A year ago, the Eastern Oregon University volleyball team entered the season under a cloud of uncertainty, with nine newcomers and having graduated several seniors who were part of some of the program’s best postseason runs.

This year, the script is entirely different. EOU had a better-than-everybody-expected season that saw it go 25-9, share the Cascade Collegiate Conference title and reach the round of 16 at nationals.

And with the bulk of the roster returning for 2019 — including the top four attackers, top setter and four of the top five players in digs and blocks — expectations are among the highest the program has ever had.

“I’m excited to see what they can do, and they’re already pushing the envelope as far as how fast we’re (learning) stuff,” said head coach Kaki McLean-
Morehead, who enters her 13th season at the helm.

McLean-Morehead called it “night and day” where this team is at compared to a year ago, when the Mountaineers were basically starting at square one with the plethora of new players and really working on fundamentals.

With a lot of those pieces now in place, junior libero Kiley McMurtrey — who returned for another year despite graduating two years early — said the focus has changed.

“I feel like this year, it’s a focus on a lot of the little things — eye work on blocking and on defense, the little things you have to do in order to be successful and ensure you can win those long rallies,” she said.

There’s a lot of fine-tuning on offense as well, with McLean-Morehead saying the team is at a spot where learning to make small adjustments — getting, as she put it, “trickier” — will be important.

“At that elite level at the national tournament, everyone can hit a hole in the block. Our defenders have got to a point where they are now sitting in that hole, so we have to somehow work (on offense), on manipulating that hand a little bit so it doesn’t go straight in the hole, it goes to the left,” she said, giving an example of what the main attackers need to do.

The strength of the team a year ago — its floor defense — is already increasing, she added.

“Our floor defense has only gotten better since last year, which is huge because it was already good last year,” she said.

Reaching the level the team believes it can be at — competing for a national championship — will require digging deep, having what several players called a “fifth-set mentality” and “drawing the line.”

“That’s where your heart and grit come in and you say, ‘We gotta get it done,’” McMurtrey, who led EOU with 554 digs last fall, said. “Everything you have worked on in practice comes into play, but it’s very mental at that point.”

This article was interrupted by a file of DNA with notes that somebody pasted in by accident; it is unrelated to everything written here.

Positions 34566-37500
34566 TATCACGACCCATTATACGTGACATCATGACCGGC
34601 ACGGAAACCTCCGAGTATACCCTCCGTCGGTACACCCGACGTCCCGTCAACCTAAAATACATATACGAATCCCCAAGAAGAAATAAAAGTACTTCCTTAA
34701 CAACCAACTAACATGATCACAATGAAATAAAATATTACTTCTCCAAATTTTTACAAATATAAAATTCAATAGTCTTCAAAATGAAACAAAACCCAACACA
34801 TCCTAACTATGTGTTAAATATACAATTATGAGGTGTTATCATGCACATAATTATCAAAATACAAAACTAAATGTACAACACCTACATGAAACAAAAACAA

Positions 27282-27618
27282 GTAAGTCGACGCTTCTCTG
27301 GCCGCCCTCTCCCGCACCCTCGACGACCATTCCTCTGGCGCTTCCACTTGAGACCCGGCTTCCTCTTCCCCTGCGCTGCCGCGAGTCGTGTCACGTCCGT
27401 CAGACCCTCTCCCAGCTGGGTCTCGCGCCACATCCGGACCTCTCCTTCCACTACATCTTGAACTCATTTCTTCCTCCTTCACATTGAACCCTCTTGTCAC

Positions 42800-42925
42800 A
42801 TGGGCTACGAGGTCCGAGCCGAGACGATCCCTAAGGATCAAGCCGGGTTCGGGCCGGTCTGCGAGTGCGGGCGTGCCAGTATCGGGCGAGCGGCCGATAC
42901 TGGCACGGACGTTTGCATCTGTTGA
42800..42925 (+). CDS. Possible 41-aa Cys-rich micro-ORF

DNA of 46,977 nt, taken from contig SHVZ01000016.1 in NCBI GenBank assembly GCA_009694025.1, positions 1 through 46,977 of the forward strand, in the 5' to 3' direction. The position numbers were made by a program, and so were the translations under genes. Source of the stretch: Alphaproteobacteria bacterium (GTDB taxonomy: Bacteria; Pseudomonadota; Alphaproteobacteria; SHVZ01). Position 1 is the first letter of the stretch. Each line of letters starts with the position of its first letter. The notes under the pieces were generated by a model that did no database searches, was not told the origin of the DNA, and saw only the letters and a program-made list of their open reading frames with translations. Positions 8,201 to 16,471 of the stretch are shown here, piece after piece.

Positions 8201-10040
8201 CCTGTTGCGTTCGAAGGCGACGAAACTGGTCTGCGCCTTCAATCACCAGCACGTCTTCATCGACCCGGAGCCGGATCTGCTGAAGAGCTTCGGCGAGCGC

Senior Megan Bunn, who is coming off a historic season with 418 kills and 431 digs — the first 400-kill, 400-dig season in program history — called digging deep the main focus.

“We’ve talked a lot about really being a unit and taking control early in the game,” she said. “We (want) to make everything crisp, and we want everything at the beginning of a game to be good. Last year we had rough starts. This year we are going to make it a focus that we start strong and
finish strong.”

Consistency is an area of growth Madison Pilon pointed to entering this fall. The junior setter, who last year led the Mountaineers with 607 assists, said the team had its great moments, but also had its struggles and lapses.

“The biggest thing I learned is not riding that emotional roller coaster or taking little two-point breaks. That two-point break turns into that 25-23 game where you lost that match because you took that two-point break. Consistency is a huge thing.”

She pointed specifically to the Mountaineers’ final home match last fall as one example etched in her mind — a five-set loss to rival College of Idaho on senior night where EOU won the first two sets but didn’t finish the match off. It was a loss that kept Eastern from winning the CCC outright.

“That burns a little bit,” she said, recalling the match.

Along with Bunn, who last year had the second-most kills in a season in program history, EOU returns its second-most prolific attacker in Hailee Ackerman, whose 388 kills in 2018 were fifth-most at EOU.

The senior said it’s important for the team to be on the same page and have chemistry, which she said, so far, Eastern is on point with this fall.

“The end goal is a national championship and we know that, and we all want that. To do that, we all have to have our grit and push to get those goals, push ourselves outside of the gym, in the weight room, eating healthy, making smart choices outside of volleyball,” she said. “That all encompasses one goal. Right now everyone is pushing themselves.”

Senior Taylor Tibbetts (203 kills, 107 blocks), sophomore Cambree Scott (130, 118) and junior Aspen Christiansen (310 digs) are among the returners who saw the most action a season ago. They’ll be joined by four freshmen, including Sade Williams and Brooke Dodge who are expected to contend for playing time immediately.

The head coach said she’s not certain yet if the team will run a 5-1 rotation (one setter) or a 6-2 (two setters), and that the early season matches will help to determine that.

The preseason, by the way, is chock-full of matchups that will show where EOU stands early. After opening this weekend with four matches in Florida, Eastern will face traditional Midwest powers Grand View, Iowa, and Hastings, Nebraska, on Aug. 23 and 24.

Grand View spent much of last season ranked No. 1 in the nation before finishing fifth, and Hastings defeated EOU in the 2016 quarterfinals on its way to a national title.

The Mountaineers’ first home contest is a rematch of last fall’s five-set thriller against College of Idaho on Sept. 12.

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